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Kansas



 

Kansas is a Midwestern state in the central region of the United States of America, an area often referred to as the American "Heartland". It is named after the Kansas River which flows through it, which in turn was named after the Kansa tribe, who inhabited the area. The tribe′s name (natively kkÄ…:ze) is often said to mean "people of the wind" or "people of the south wind", although this was probably not the term′s original meaning. Residents of Kansas are called "Kansans".

Historically, the area was home to large numbers of nomadic Native Americans that hunted bison. It was first settled by European Americans in the 1830s, but the pace of settlement accelerated in the 1850s, in the midst of political wars over the slavery issue. When officially opened to settlement by the U.S. government in 1854, abolitionist Free-Staters from New England and pro-slavery settlers from neighboring Missouri rushed to the territory to determine if Kansas would become a free state or a slave state. Thus, the area was a hotbed of violence and chaos in its early days as these forces collided, and was known as Bleeding Kansas. The abolitionists eventually prevailed and on January 29, 1861, Kansas entered the Union as a free state. After the Civil War, the population of Kansas exploded when waves of immigrants turned the prairie into productive farmland. Today, Kansas is one of the most productive agricultural states, producing many crops, and leading the nation in wheat and sunflower production most years.

History

For millennia, the land that is presently Kansas was inhabited by Native Americans. The first European to set foot in present-day Kansas was Francisco Vásquez de Coronado, who explored the area in 1541. In 1803, most of modern Kansas was secured by the United States as part of the Louisiana Purchase. Southwest Kansas, however, was still a part of Spain, Mexico, and the Republic of Texas until the conclusion of the Mexican-American War in 1848. From 1812 to 1821, Kansas was part of the Missouri Territory. The Santa Fe Trail traversed Kansas from 1821 to 1880, transporting manufactured goods from Missouri and silver and furs from Santa Fe, New Mexico. Wagon ruts from the trail are still visible in the prairie today.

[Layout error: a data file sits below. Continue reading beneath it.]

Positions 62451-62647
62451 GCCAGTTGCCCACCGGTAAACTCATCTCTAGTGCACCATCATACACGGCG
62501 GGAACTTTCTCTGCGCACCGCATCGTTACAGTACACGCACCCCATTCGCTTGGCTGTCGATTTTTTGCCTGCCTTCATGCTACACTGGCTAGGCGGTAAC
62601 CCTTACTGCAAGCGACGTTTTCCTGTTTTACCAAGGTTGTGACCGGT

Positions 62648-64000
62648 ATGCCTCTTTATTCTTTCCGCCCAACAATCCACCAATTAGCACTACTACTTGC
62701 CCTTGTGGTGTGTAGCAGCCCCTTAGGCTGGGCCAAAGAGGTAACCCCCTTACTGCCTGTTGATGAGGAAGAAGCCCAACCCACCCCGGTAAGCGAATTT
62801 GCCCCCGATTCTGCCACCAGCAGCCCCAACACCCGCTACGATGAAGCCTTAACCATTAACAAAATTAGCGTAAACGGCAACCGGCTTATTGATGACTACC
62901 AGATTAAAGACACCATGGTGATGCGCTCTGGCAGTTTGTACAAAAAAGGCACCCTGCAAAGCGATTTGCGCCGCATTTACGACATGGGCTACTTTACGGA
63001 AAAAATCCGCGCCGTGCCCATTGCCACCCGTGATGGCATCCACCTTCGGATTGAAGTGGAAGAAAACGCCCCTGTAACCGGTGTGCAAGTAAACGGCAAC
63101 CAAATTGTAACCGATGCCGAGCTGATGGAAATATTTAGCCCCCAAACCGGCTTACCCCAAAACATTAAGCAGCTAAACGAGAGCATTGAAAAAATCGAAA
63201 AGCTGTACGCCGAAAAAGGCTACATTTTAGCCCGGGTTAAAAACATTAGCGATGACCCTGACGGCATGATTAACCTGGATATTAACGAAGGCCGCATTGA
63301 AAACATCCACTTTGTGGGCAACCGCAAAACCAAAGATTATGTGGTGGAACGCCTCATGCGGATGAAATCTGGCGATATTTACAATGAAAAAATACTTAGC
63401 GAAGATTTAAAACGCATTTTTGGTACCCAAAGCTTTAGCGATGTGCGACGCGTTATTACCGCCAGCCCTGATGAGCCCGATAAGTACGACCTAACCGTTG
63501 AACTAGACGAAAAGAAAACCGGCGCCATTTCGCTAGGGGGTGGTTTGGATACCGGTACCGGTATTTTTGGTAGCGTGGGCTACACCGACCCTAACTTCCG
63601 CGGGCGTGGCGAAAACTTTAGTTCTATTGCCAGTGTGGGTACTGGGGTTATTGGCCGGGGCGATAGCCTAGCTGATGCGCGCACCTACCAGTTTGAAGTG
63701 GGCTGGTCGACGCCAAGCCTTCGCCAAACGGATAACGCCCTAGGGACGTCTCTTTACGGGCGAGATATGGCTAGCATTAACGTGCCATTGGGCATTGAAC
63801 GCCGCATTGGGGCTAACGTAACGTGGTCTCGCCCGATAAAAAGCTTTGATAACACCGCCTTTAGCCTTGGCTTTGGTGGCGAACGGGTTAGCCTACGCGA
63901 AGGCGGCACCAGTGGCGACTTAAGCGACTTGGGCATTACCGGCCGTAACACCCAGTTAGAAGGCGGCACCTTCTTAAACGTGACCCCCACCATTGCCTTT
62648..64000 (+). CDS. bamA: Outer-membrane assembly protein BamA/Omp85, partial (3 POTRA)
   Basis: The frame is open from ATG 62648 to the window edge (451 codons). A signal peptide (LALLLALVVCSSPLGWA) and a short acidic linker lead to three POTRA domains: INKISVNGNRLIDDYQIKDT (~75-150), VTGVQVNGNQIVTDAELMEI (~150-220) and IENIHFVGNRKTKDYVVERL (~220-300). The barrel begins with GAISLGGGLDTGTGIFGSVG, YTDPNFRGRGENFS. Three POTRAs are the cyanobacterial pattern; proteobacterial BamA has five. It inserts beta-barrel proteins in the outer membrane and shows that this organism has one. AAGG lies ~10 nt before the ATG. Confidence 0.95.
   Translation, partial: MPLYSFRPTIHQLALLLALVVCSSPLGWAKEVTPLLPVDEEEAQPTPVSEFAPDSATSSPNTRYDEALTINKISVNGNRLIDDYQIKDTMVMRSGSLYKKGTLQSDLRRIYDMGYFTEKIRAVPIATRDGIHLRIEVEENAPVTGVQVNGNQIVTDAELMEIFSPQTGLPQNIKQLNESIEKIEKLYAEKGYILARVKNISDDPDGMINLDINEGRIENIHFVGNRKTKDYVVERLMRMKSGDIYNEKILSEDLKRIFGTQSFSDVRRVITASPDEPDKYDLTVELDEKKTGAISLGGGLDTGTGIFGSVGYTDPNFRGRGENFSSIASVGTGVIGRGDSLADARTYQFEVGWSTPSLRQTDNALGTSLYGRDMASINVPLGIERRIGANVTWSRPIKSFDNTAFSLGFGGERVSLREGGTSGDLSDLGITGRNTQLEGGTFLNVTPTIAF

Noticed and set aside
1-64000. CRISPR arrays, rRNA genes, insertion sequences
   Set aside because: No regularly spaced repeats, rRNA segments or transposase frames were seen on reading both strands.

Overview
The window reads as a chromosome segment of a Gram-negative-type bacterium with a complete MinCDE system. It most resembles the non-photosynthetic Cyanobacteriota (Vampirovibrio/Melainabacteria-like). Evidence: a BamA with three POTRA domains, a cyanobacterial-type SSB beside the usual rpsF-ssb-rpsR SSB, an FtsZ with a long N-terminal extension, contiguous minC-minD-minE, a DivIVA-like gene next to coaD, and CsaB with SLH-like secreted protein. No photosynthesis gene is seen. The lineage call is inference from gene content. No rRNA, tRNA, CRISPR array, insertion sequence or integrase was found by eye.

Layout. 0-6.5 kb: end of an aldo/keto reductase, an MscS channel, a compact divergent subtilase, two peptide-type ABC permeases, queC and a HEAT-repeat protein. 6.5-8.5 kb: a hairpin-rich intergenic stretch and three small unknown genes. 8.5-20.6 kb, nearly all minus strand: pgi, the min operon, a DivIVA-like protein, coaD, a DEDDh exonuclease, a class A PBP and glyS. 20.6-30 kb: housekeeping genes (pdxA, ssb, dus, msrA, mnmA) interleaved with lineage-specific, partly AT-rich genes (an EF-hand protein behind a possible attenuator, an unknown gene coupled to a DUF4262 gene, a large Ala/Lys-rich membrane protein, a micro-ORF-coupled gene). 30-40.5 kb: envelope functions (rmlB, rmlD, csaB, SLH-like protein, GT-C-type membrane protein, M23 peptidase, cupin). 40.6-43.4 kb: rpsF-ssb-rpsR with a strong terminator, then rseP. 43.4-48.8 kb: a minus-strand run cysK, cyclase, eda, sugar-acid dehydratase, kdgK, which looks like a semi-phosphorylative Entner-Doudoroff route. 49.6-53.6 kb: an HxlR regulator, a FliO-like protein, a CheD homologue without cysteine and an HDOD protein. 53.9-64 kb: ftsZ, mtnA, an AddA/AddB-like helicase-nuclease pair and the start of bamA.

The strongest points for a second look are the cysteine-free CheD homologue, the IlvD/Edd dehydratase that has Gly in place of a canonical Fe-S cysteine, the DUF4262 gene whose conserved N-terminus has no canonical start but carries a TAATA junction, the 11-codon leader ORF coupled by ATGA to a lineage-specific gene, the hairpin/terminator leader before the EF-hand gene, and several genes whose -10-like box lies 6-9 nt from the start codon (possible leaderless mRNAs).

In 1827, Fort Leavenworth became the first permanent settlement of white Americans in the future state. The Kansas-Nebraska Act became law on May 30, 1854, establishing the U.S. territories of Nebraska and Kansas, and opening the area to broader settlement by whites. Kansas Territory stretched all the way to the Continental Divide and included the sites of present-day Denver, Colorado Springs, and Pueblo.

Missouri and Arkansas sent settlers into Kansas all along its eastern border. These settlers attempted to sway votes in favor of slavery. The secondary settlement of Americans in Kansas Territory were abolitionists from Massachusetts and other Free-Staters, who attempted to stop the spread of slavery from neighboring Missouri. Directly presaging the American Civil War, these forces collided, entering into skirmishes that earned the territory the name of Bleeding Kansas. Kansas was admitted to the United States as a free state on January 29, 1861, making it the 34th state to enter the Union. By that time the violence in Kansas had largely subsided. However, during the Civil War, on August 21, 1863, William Quantrill led several hundred men on a raid into Lawrence, destroying much of the city and killing nearly two hundred people. Until the bombing of the Alfred P. Murrah Federal Building in Oklahoma City, Oklahoma, Quantrill′s raid was the single bloodiest act of domestic terrorism in America.[citation needed] He was roundly condemned by both the conventional confederate military and the partisan rangers commissioned by the Missouri legislature. His application to that body for a commission was flatly rejected due to his pre war criminal record. (see, Jones, Gray Ghosts and Rebel Riders Holt & Co. 1956, p.76)

After the Civil War, many veterans constructed homesteads in Kansas. Many African Americans also looked to Kansas as the land of "John Brown," and led by men like Benjamin "Pap" Singleton began establishing black colonies in the state. At the same time, the Chisholm Trail was opened and the Wild West era commenced in Kansas. Wild Bill Hickok was a deputy marshal at Fort Riley and a marshal at Hays and Abilene. Dodge City was another wild cowboy town, and both Bat Masterson and Wyatt Earp worked as lawmen in the town. In one year alone, 8 million head of cattle from Texas boarded trains in Dodge City bound for the East, earning Dodge the nickname "Queen of the Cowtowns."

In part as a response to the violence perpetrated by cowboys, on February 19, 1881 Kansas became the first U.S. state to adopt a Constitutional amendment prohibiting all alcoholic beverages.

KANSAS COUNTIES


Atchison
Douglas
Leavenworth
Doniphan
Linn
Wyandotte
Miami
Anderson
Johnson
Franklin
Shawnee
Jefferson
Wabaunsee
Marshall
Nemaha
Pottawatomie
Osage
Jackson
Brown
Geary
Riley
Bourbon
Wilson
Crawford
Cherokee
Neosho
Allen
Coffey
Woodson
Lyon
Morris
Marion
Butler
Chase
Greenwood
Cloud
Republic
Smith
Washington
Jewell
Sedgwick
Harper
Sumner
Cowley
Harvey
Pratt
Chautauqua
Comanche
Kingman
Kiowa
Barber
Mcpherson
Montgomery
Labette
Elk
Saline
Dickinson
Lincoln
Mitchell
Ottawa
Rice
Clay
Osborne
Ellsworth
Reno
Barton
Rush
Ness
Edwards
Pawnee
Stafford
Ellis
Phillips
Norton
Graham
Russell
Trego
Rooks
Decatur
Thomas
Rawlins
Cheyenne
Sherman
Gove
Sheridan
Logan
Wallace
Ford
Clark
Gray
Hamilton
Kearny
Lane
Meade
Finney
Hodgeman
Stanton
Seward
Wichita
Haskell
Scott
Greeley
Grant
Morton
Stevens

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